Use Multiple Fly Rigs for Bass, Panfish

“Wow, they are really pounding those flies,” my brother said, on this spring’s annual crappie fishing outing.

Indeed, the school of crappies that we located were either nailing my favorite surface fly, the Panny Popper, or inhaling a microstreamer pattern that I developed for crappies. I was able to entice as many fish to the fly as he got to hit the fathead minnows he was fishing under a bobber using spinning tackle. Between the two of us, we caught enough decent-sized crappies for a fish fry, and had a lot of fun in the process.

In the realm of fly fishing, nothing is cooler than standing alongside another angler using conventional tackle, and using bait, and catching just as many fish as they do.

For trout anglers, fishing with multiple flies is nothing new. As long as there have been fly fishermen, the idea that two flies are better than one has been around. While today’s angler usually uses two nymphs, or a dry and a nymph, instead of a cast of wet flies, multiple fly rigs are standard fare for trout.

The question is why can’t warm-water anglers do the same?

Perfect For Panfish
There are a number of multiple fly rigs that can be used successfully for bass and panfish, and often these rigs work when nothing else will. Multiple flies also are needed for a number of specific situations where single flies will typically not function as well.

Panfish in particular are usually best pursued with multiple fly rigs. During the spring, crappies and bluegills make a migration from the deeper water where they spent the winter, to adjacent bays. Prior to their spawn, they move into the shallow waters of these bays. There are a couple of distinct phases to the panfish spawn. During the initial phase, crappies in particular roam the shallow bays of any lake in dense schools, terrorizing the local minnow population.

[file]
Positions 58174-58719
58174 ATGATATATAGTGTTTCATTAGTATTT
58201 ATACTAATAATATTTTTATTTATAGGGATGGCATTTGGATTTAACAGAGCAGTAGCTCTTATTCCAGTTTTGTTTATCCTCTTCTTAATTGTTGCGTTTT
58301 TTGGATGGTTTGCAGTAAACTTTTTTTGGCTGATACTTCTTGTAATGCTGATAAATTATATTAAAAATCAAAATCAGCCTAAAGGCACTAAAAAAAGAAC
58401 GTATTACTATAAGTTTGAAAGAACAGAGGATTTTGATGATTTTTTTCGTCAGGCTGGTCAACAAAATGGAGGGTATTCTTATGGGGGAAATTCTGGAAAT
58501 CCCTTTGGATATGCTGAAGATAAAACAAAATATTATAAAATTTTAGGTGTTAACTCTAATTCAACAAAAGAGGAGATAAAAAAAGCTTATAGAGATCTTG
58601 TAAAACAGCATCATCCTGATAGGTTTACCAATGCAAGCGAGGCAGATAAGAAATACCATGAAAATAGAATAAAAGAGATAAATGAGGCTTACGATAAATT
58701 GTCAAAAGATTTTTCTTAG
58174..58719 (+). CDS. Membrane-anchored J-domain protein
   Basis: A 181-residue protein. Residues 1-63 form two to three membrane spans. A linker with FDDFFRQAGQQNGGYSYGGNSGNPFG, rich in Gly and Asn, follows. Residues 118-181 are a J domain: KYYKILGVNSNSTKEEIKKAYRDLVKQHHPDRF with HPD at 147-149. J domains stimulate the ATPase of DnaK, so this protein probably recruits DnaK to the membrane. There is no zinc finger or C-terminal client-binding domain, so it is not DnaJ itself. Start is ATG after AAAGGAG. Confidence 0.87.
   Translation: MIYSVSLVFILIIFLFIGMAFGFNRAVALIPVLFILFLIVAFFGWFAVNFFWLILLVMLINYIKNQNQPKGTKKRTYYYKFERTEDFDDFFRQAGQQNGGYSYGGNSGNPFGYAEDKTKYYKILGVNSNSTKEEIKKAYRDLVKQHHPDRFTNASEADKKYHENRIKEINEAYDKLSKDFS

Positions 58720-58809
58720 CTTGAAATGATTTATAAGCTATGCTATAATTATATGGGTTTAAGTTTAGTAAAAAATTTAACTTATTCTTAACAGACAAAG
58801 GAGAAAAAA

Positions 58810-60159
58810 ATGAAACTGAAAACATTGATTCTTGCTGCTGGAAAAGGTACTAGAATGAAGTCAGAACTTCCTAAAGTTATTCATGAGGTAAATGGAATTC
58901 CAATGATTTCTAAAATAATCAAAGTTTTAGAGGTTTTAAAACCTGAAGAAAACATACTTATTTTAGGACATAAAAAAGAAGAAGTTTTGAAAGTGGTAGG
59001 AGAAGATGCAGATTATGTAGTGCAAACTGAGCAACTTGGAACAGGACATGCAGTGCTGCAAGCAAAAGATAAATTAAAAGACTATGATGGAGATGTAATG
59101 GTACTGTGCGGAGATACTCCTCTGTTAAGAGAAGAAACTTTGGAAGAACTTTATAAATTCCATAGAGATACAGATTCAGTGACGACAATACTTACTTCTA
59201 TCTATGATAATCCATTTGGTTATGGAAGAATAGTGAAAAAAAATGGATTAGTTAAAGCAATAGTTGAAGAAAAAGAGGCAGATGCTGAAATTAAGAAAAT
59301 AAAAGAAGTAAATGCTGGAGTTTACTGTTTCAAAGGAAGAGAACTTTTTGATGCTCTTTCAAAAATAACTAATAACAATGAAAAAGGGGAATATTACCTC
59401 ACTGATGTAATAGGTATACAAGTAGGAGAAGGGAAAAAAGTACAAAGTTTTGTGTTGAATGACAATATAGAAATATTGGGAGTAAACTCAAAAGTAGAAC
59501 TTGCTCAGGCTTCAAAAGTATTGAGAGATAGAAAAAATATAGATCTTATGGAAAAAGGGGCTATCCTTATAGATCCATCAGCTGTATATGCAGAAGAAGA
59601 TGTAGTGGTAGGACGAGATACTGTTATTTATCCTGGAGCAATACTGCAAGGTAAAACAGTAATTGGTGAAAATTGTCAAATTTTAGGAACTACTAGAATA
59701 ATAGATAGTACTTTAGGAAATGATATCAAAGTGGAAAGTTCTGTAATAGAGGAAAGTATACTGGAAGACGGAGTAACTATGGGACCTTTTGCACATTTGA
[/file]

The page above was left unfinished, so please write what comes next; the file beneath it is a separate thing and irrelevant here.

Crappies look up to feed. Bait anglers usually use fathead minnows, suspended underneath a bobber by about 1-foot of monofilament line. This time-proven rig usually fills up buckets full of panfish. Fly anglers can do the same with the slider/micro-streamer rig.

When panfish are in this pre-spawn phase, a multiple fly rig with a small, panfish slider that does not make a lot of disturbance, and a small, micro-sized streamer as a point fly works extremely well. During this initial phase of the spawn, both crappies and bluegills can be caught on the micro-sized streamers, suspended beneath a small panfish slider. The surface fly acts largely as a strike indicator. It is often very difficult to detect the take of a crappie in cooler water. Crappies inhale the fly and spit it out, and there is often no indication they have done so without having the surface fly to watch.

Try A Slider
Of course, it is possible to use a regular strike indicator, but the slider fly is much better because sometimes, even in fairly cold water, the occasional crappie will take a swat at the surface fly while using this rig. It is much more fun to catch a fish on a topwater fly.

The Japanese have taken the multiple fly rig system to the maximum of its potential. They have a rig called a Shikuru that spin fishermen use to catch herring for use as bait. The flies are just simple pieces of white plastic rigged every 6 inches or so above a lead weight. Interestingly enough, the same rig fools crappies and panfish because it looks like a bunch of baitfish and is much more attractive.

Fly anglers can do the same thing with three or more wet flies in a series fished on an intermediate line. Rig up a point fly that is weighted, and two droppers up above it, and you have a rig that will often result in multiple hookups. An intermediate line, or a floating line and weighted point fly, is much better than a sinking line because it will hang up in the weeds much less.

Bass Like Multiple Fly Approach
Smallmouth bass are another warm-water species that are suckers for the multiple fly approach, particularly stream bass. Smallies can be quite picky at times. While they will often hit darn near anything under the right conditions, they get lockjaw, particularly when the sun is bright on the water. It often takes an offer that they can’t refuse.